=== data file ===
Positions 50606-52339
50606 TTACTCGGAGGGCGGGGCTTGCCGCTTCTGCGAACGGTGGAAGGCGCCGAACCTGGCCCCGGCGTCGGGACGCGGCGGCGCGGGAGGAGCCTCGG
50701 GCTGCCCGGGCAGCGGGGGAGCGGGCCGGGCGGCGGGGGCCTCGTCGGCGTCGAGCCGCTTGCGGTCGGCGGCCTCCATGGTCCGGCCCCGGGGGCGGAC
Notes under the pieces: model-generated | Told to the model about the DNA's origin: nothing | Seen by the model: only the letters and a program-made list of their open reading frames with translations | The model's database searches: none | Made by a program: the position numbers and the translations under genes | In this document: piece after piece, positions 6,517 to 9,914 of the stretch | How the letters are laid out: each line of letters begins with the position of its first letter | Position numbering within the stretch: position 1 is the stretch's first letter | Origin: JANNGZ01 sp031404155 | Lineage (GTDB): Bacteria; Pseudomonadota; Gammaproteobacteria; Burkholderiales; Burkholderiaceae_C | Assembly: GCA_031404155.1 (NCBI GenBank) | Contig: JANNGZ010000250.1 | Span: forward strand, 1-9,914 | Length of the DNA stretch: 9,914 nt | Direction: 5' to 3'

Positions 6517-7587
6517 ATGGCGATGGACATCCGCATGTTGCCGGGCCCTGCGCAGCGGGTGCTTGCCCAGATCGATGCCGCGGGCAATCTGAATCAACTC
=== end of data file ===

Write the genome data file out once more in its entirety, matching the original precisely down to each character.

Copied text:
Positions 50606-52339
50606 TTACTCGGAGGGCGGGGCTTGCCGCTTCTGCGAACGGTGGAAGGCGCCGAACCTGGCCCCGGCGTCGGGACGCGGCGGCGCGGGAGGAGCCTCGG
50701 GCTGCCCGGGCAGCGGGGGAGCGGGCCGGGCGGCGGGGGCCTCGTCGGCGTCGAGCCGCTTGCGGTCGGCGGCCTCCATGGTCCGGCCCCGGGGGCGGAC
Notes under the pieces: model-generated | Told to the model about the DNA's origin: nothing | Seen by the model: only the letters and a program-made list of their open reading frames with translations | The model's database searches: none | Made by a program: the position numbers and the translations under genes | In this document: piece after piece, positions 6,517 to 9,914 of the stretch | How the letters are laid out: each line of letters begins with the position of its first letter | Position numbering within the stretch: position 1 is the stretch's first letter | Origin: JANNGZ01 sp031404155 | Lineage (GTDB): Bacteria; Pseudomonadota; Gammaproteobacteria; Burkholderiales; Burkholderiaceae_C | Assembly: GCA_031404155.1 (NCBI GenBank) | Contig: JANNGZ010000250.1 | Span: forward strand, 1-9,914 | Length of the DNA stretch: 9,914 nt | Direction: 5' to 3'

Positions 6517-7587
6517 ATGGCGATGGACATCCGCATGTTGCCGGGCCCTGCGCAGCGGGTGCTTGCCCAGATCGATGCCGCGGGCAATCTGAATCAACTC